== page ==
REPORT: FBI Hid Evidence Tying The Clintons To A Russian Bribery Scheme ” Federal agents used a confidential U.S. witness working inside the Russian nuclear industry to gather extensive financial records, make secret recordings and intercept emails as early as 2009 that showed Moscow had compromised an American uranium trucking firm with bribes and kickbacks in violation of the Foreign Corrupt Practices Act, FBI and court documents show. They also obtained an eyewitness account — backed by documents — indicating Russian nuclear officials had routed millions of dollars to the U.S. designed to benefit former President Bill Clinton’s charitable foundation during the time Secretary of State Hillary Clinton served on a government body that provided a favorable decision to Moscow, sources told The Hill. Rather than bring immediate charges in 2010, however, the Department of Justice (DOJ) continued investigating the matter for nearly four more years, essentially leaving the American public and Congress in the dark about Russian nuclear corruption on U.S. soil during a period when the Obama administration made two major decisions benefiting Putin’s commercial nuclear ambitions.” http://www.dailywire.com/news/22381/report-fbi-hid-evidence-tying-clintons-russian-ryan-saavedra?utm_source=facebook&utm_medium=social&utm_content=062316-news&utm_campaign=benshapiro
  16. 1 point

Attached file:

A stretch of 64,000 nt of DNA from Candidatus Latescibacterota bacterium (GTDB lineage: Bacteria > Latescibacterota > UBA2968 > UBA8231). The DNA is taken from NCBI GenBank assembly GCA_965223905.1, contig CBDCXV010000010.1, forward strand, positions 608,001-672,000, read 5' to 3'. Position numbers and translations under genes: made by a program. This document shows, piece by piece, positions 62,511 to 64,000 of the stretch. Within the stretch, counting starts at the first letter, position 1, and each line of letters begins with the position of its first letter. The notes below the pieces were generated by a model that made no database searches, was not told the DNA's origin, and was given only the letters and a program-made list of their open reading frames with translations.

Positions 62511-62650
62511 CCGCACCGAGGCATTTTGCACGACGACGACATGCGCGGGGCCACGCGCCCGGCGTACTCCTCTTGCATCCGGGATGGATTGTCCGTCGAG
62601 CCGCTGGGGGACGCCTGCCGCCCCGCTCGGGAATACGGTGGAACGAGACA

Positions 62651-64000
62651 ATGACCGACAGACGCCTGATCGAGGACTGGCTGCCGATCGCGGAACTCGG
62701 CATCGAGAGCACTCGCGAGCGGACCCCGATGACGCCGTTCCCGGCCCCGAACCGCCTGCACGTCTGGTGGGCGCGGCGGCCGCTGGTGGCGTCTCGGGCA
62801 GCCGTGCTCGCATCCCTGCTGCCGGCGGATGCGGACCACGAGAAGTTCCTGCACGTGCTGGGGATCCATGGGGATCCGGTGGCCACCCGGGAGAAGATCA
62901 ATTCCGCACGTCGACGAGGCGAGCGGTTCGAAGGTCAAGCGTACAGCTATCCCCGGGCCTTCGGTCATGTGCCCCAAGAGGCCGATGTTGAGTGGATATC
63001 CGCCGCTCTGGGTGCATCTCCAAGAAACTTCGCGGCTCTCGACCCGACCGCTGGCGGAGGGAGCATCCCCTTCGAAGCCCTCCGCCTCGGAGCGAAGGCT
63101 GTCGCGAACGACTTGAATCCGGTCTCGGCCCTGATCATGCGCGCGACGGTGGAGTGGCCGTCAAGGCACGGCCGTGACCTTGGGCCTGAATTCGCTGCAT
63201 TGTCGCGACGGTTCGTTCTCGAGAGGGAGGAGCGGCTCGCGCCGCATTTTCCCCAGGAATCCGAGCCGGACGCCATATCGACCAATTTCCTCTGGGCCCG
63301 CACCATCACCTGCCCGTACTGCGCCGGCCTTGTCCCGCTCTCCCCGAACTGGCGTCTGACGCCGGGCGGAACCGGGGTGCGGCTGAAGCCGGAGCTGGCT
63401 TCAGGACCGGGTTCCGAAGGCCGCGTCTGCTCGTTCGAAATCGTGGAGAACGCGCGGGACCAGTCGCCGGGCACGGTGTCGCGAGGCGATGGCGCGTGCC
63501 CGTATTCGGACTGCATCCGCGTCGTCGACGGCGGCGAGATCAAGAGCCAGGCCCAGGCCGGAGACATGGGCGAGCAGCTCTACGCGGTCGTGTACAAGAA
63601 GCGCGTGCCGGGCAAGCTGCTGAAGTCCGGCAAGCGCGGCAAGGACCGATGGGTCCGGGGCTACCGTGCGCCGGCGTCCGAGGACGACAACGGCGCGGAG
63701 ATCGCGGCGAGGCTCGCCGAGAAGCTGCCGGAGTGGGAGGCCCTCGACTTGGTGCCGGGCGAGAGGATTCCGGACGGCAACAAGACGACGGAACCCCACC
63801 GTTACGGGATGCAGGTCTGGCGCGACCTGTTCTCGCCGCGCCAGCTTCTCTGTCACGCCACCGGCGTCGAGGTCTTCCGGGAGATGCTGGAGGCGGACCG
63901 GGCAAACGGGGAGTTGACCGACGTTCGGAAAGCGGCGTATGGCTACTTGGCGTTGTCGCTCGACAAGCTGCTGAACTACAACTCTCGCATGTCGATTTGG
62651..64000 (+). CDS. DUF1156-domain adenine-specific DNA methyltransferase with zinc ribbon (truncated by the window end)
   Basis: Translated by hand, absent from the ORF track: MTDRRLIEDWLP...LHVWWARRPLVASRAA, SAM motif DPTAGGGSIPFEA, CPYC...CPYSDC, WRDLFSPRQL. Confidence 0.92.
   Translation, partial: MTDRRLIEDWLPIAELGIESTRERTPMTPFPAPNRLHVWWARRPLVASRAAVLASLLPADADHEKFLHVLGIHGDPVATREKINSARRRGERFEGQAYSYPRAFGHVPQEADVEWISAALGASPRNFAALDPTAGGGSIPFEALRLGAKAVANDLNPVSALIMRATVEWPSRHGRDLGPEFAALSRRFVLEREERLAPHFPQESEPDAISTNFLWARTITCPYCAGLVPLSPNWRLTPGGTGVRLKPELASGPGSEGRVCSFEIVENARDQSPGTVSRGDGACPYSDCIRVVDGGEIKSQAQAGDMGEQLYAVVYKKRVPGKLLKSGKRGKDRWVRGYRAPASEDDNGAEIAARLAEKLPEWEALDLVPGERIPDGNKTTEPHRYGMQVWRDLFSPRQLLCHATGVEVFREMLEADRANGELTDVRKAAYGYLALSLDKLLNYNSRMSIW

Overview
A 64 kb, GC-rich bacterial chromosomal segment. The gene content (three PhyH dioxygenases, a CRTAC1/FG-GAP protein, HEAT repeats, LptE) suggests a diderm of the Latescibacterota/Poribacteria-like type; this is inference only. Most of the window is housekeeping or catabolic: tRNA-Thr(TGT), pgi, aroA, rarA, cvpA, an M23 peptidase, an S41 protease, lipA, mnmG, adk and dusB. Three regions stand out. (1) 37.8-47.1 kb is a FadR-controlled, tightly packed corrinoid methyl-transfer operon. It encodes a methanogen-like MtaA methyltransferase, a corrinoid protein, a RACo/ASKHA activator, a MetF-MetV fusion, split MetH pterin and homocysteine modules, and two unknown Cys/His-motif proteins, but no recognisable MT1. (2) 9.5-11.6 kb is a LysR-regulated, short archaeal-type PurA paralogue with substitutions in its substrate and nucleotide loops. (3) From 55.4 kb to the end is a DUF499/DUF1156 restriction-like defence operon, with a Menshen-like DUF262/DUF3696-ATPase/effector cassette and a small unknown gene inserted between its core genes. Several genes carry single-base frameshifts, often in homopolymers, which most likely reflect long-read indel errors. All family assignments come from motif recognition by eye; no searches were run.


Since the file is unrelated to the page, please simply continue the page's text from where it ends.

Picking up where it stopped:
This thread is about income tax (and taxable benefits) not HST, AIF, and other fees on airline tickets. I bet the Libs counter with some kind of nominal value argument because obviously the seat has value, that’s why we covet pass travel as a perq. The low income retail and service employees would probably be able to wriggle out of it, but airline people eh I’m not so confident. We always, always get screwed. This is really the flip side of all the so-called boutique credits the CPC was criticized for. Typical Liberals, inventing boutique taxes that raise little, cost a fortune to administer, expand the bureaucracy, piss everyone off, and ultimately bury us in our own dung so deeply that we can’t accomplish anything of value anymore. But hey, tax “the rich” if it’s makes you feel good. Looking forward though to writing off all my unpaid deadheads as a what...capital loss? Negative income? I DH in J class. Think of the losses!
  17. 1 point
  18. 1 point